Sunday, November 1, 2009

Exposure vs. Mastery

A couple of years ago we were visiting my husband's parents. I overheard his grandmother (who also lives with them) asking my oldest son, five years old at the time, what he was learning "in school".

"Well, actually we homeschool," he patiently explained. Then he proceeded to tell her that he was learning about multiplication and division.

A little taken aback, she said, "Isn't that too hard for you?"

"No," he answered cheerfully, "it's fun!"

Now, although math does come easily to my son, he was not memorizing multiplication tables or doing long division at age five. The truth is, he was doing exactly what he said--learning about multiplication and division. The math curriculum we use does a fabulous job of introducing concepts in developmentally appropriate ways and coming back to them again and again to go a little deeper each time.

I love this system's emphasis on exposure, rather than expecting learners to master concepts the first time they are presented. My then five-year-old could readily understand, for example, that division means taking a certain number of items and sorting them into groups of equal size, while multiplication means adding up groups of equal size. He wasn't ready to tell me from memory that 10/2=5, but he could figure out that if he had to share his 10 M&M's with his sister, they would each get 5. He couldn't spout off multiplication facts like 4x3=12, but he could use drawings or manipulatives to discover that if 4 friends each brought 3 cookies to share, there would be 12 cookies altogether. He hadn't mastered multiplication and division, but he was certainly being exposed to the concepts in a meaningful way.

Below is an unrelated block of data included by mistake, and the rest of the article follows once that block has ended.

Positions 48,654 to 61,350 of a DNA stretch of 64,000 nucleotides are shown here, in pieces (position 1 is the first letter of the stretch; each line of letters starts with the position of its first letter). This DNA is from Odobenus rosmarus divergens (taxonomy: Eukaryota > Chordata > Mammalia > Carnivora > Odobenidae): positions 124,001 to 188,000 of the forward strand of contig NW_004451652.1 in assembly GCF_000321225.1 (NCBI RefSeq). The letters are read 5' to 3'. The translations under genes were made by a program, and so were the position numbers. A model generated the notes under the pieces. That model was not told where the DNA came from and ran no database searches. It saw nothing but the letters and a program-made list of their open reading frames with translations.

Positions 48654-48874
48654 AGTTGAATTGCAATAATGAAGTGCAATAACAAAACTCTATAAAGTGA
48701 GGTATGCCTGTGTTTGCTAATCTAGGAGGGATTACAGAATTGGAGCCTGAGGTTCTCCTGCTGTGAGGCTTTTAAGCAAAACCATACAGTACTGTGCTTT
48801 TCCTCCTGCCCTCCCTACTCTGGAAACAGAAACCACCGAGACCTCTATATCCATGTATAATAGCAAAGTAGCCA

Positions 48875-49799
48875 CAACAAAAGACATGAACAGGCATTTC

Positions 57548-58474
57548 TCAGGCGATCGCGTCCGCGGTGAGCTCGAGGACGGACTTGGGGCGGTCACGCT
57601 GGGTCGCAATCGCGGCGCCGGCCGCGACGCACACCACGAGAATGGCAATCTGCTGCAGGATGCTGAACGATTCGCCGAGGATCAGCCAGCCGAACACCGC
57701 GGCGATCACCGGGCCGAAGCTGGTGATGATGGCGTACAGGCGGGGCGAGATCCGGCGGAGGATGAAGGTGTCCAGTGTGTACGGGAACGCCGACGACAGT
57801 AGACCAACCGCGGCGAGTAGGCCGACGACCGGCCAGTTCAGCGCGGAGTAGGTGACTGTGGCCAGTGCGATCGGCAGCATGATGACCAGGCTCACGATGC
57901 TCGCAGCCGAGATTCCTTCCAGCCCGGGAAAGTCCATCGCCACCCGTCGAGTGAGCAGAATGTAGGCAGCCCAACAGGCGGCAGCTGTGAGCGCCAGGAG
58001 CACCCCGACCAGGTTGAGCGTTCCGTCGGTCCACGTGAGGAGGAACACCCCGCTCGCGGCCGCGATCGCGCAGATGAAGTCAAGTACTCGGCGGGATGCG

Now, as we are actually working on multiplication and division facts, the foundation has been laid. He comprehends the underlying idea of what these operations mean, so he can focus on practicing the actual facts until they come automatically to him. At this stage, he can see the benefit of knowing basic math facts by heart in order to solve more complex problems. (At age 5, it would have merely been a matter of me telling him it was useful!) His early exposure paved the way for this stage in his mastery.

My point, I guess, is that we should never refrain from teaching a child something because we think it is too difficult for them. They will not master everything (or even most things) the first time they are exposed to them, but they will also never master something they have not been exposed to. Take a chance, and they may just surprise you!

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